Methinks you have all read about the recent decisions of Google and Microsoft to back off investments in cloud-based services designed to help consumers managed their home electricity consumption. Google blinked first, then Microsoft. Both cited poor consumer adoption in their decisions. I just think they are impatient.
That doesn't meant that home energy management services and solutions are going away, though. Rather, what you will see is a continuation of partnerships between energy management technology companies and utility companies. The ongoing pilots that are going on across the United States -- and the world -- with respect to smart meters, smart thermostats, energy management software and the consumption information that they can provide to consumers and utilities are producing some real progress.
Shortly after my last post about this topic, for example, I received an update from EcoFactor, which has been working with utilities including NV Energy in Nevada. The companies are reporting that a demand response test in Las Vegas helped affect load impact by up to 36 percent.
A bit more explanation, especially for those of you who (like me) live in places where demand response measures are less common than in some of the hottest of the hot states. Demand response systems help decrease loads so that peak demand doesn't overburden the supply of energy. In places like Las Vegas -- where residential air-conditioning can account for about half the peak load during the brutal summer months -- anything a utility or a consumer can do to use less AC is important.
The EcoFactor technology can be used to anticipate potential demand response events, by analyzing information about weather and temperature as well as the AC capacity of a given home. The technology was used to cool homes before demand response events, which helped decrease loads during those events for the pilot homes by about 36 percent.
Demand response is one thing, ongoing conservation is another. It just so happens that another upstart in this space, Canada's Energate, has already recently announced some progress for pilots that it is running in Oklahoma and Ontario, Canada.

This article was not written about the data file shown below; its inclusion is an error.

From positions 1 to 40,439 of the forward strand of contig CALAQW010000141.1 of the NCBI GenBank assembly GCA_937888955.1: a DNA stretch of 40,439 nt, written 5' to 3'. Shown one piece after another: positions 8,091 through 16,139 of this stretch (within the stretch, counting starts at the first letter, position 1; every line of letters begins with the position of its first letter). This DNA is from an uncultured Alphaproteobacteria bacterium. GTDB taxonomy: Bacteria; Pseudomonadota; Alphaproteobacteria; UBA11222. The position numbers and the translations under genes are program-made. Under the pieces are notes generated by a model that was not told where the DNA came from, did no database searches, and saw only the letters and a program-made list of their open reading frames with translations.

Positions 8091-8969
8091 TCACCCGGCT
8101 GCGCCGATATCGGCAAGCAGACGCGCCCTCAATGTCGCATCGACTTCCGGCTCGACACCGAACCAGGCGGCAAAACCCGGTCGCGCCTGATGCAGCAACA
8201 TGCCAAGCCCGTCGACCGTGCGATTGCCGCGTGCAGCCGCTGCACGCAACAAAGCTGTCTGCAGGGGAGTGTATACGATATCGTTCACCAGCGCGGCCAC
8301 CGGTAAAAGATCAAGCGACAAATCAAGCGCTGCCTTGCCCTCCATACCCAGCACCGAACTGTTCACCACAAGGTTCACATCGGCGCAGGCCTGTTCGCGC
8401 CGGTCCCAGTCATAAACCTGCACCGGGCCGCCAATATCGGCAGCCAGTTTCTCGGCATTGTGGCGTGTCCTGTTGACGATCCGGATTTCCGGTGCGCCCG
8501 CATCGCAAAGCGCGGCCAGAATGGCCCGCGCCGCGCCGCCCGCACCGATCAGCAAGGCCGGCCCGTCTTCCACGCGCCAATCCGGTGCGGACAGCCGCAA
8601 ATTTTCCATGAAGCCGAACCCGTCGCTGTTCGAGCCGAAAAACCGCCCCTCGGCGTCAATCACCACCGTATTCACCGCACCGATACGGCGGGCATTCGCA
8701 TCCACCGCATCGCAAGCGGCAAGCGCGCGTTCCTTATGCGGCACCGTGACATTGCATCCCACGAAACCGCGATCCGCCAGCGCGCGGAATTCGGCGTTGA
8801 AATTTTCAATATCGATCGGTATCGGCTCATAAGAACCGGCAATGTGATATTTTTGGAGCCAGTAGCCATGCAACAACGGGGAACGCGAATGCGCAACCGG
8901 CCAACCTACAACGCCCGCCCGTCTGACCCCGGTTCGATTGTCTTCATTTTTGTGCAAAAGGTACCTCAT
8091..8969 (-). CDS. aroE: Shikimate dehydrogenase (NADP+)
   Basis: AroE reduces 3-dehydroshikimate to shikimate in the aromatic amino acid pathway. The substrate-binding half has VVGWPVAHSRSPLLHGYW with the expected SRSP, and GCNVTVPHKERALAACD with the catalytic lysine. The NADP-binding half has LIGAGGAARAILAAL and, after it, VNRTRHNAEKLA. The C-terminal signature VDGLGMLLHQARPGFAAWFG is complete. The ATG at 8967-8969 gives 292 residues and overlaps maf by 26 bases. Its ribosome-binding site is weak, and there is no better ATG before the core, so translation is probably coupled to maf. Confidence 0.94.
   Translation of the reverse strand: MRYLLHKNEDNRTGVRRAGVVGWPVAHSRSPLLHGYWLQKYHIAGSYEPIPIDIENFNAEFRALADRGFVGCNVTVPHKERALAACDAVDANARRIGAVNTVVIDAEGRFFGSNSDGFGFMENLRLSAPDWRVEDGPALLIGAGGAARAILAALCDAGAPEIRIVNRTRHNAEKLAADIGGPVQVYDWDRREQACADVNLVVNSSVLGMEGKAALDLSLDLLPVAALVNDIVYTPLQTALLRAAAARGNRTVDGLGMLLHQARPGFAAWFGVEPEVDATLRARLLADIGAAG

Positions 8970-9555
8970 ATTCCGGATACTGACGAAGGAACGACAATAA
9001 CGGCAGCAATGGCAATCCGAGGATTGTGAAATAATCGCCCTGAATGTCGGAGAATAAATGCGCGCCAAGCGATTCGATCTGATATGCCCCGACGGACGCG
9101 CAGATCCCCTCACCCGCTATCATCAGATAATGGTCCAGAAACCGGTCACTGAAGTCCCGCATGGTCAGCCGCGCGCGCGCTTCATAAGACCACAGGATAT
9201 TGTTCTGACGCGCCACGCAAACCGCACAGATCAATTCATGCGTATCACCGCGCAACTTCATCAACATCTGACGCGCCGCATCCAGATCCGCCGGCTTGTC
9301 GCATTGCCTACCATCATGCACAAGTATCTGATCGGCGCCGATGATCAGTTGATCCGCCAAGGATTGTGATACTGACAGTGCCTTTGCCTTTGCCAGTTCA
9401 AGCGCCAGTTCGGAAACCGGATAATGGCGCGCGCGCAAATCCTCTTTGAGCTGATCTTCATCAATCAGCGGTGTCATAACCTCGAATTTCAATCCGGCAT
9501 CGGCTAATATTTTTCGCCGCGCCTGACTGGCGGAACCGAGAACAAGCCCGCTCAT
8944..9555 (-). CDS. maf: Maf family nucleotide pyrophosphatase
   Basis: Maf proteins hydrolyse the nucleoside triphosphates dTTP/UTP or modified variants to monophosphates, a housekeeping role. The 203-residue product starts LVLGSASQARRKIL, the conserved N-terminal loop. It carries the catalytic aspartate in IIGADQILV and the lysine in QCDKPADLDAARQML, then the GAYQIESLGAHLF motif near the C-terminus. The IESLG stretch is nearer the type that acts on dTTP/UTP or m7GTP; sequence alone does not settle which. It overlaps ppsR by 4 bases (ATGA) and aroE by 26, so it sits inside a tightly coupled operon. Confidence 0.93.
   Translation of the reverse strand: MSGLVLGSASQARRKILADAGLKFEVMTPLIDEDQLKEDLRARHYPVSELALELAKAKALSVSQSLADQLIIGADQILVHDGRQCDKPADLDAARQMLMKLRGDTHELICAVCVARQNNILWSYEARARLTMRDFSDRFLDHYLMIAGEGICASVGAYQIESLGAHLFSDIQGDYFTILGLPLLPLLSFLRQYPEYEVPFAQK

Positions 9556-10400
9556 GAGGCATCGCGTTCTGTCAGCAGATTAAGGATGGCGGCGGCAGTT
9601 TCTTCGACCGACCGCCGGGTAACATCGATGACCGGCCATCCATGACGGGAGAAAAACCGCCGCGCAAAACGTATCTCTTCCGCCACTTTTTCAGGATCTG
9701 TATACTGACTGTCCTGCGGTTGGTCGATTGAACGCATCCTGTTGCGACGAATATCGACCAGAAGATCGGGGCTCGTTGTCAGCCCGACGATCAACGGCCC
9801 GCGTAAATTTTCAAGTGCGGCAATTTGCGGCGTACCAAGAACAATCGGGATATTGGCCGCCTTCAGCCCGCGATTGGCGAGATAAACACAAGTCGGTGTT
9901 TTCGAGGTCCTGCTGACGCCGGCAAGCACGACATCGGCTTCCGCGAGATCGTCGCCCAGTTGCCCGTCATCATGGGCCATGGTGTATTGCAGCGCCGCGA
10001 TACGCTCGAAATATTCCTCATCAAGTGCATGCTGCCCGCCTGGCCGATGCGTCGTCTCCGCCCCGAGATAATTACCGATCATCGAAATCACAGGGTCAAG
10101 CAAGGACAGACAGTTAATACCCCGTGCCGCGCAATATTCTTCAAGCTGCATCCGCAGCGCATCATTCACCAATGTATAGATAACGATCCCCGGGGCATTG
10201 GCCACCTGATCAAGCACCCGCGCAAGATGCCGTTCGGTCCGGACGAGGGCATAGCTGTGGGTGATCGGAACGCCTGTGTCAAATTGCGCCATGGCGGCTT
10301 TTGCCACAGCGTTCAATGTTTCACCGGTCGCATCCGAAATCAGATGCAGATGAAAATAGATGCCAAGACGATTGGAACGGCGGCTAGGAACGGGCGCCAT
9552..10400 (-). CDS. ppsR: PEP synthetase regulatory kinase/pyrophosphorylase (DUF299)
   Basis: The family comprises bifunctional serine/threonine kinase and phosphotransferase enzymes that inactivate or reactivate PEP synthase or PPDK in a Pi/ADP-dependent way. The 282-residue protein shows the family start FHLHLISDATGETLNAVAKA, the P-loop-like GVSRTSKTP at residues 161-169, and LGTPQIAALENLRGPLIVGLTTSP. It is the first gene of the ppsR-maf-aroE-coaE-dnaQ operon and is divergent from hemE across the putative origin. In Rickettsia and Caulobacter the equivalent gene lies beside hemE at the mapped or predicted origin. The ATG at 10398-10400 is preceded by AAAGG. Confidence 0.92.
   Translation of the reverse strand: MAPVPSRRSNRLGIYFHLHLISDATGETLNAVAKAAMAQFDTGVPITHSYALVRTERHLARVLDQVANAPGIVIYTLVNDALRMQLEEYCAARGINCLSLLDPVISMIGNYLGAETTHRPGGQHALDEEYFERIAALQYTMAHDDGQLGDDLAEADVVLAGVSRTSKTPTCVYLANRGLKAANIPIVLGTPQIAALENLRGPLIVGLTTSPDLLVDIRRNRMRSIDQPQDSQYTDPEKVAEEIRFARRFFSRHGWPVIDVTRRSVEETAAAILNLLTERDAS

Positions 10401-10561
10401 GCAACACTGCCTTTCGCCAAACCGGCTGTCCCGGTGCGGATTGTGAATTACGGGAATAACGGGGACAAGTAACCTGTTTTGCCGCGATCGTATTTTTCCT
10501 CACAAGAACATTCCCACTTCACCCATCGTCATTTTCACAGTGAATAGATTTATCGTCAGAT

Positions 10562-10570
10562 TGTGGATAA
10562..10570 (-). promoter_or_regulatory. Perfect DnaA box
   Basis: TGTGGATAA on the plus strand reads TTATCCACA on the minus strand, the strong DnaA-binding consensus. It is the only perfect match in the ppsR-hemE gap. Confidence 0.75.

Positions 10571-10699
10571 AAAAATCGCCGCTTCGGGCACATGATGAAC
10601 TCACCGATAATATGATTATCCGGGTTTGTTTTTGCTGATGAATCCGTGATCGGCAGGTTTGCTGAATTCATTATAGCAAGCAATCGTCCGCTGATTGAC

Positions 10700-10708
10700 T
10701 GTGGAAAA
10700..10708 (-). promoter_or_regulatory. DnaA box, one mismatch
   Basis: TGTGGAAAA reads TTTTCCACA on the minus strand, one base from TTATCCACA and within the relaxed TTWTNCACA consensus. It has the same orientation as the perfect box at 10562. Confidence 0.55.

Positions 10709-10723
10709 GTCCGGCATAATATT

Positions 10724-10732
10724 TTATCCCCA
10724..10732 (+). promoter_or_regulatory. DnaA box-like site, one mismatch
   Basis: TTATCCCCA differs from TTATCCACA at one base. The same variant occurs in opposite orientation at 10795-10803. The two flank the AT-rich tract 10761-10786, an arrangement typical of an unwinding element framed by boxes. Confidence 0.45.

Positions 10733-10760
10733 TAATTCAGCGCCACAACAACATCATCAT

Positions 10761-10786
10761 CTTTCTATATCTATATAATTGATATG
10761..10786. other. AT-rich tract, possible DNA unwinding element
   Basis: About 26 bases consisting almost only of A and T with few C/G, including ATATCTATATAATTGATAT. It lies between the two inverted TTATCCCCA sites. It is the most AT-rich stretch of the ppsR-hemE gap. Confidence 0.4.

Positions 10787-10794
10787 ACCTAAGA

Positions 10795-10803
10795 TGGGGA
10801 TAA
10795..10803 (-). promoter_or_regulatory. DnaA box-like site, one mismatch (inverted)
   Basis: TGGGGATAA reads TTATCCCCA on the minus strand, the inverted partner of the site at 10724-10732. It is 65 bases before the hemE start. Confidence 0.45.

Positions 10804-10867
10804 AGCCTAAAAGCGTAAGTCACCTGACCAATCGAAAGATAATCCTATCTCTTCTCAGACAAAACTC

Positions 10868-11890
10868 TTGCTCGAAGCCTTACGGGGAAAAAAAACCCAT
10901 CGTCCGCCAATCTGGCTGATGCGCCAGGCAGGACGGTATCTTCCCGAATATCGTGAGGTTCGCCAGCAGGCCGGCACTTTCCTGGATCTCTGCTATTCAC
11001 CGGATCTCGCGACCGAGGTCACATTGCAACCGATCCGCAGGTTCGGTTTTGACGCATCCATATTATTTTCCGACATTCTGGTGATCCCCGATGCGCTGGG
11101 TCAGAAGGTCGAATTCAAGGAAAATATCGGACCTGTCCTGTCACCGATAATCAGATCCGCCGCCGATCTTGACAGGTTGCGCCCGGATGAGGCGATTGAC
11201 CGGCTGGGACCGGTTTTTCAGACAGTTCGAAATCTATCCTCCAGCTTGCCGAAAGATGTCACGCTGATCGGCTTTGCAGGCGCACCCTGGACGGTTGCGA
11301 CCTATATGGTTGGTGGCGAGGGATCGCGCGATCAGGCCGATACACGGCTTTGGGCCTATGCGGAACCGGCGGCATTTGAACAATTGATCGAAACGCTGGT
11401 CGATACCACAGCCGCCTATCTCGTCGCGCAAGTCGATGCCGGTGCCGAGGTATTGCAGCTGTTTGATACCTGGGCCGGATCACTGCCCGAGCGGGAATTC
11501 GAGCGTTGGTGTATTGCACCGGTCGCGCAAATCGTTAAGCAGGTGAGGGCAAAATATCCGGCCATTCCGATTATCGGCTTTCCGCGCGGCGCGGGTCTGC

Energate said that in its pilot with Oklahoma Gas and Electric Co., participating residential consumers were able to reduce their peak electricity consumption by up to 50 percent. In this particular test, pricing signals were sent to consumers, who could opt to participate. Or not. Silver Spring Networks technology was also involved in the project.
The Canadian pilot, which was in several areas including Peterborough, Hamilton and Kitchner-Waterloo-Cambridge (all in Ontario) tested the ability of homeowners to adjust their thermostats via an Internet portal. Even though the pilot is over, Energate says fewer than 10 percent of the participants opted to return the devices.
I am sure that I could cite similar results from other pilot projects; these two happen to be very recent, which is why they caught my eye.
Another company that you can consult for ongoing results is Opower, which has created some cool graphs illustrating the impact of its energy management technology. Just this week, the company scored a deal to provide its energy management platform to First Utility in the United Kingdom. The utility company plans to offer smart meters to all of its customers.
The Opower platform will be used to provide consumption pattern information and high bill alerts, among other things. Consumers don't necessarily have to engage via the Internet, though, which will be an important factor in the success or failure of projects like these. The fact is, not EVERYONE really wants to use the Web to look at their power bill.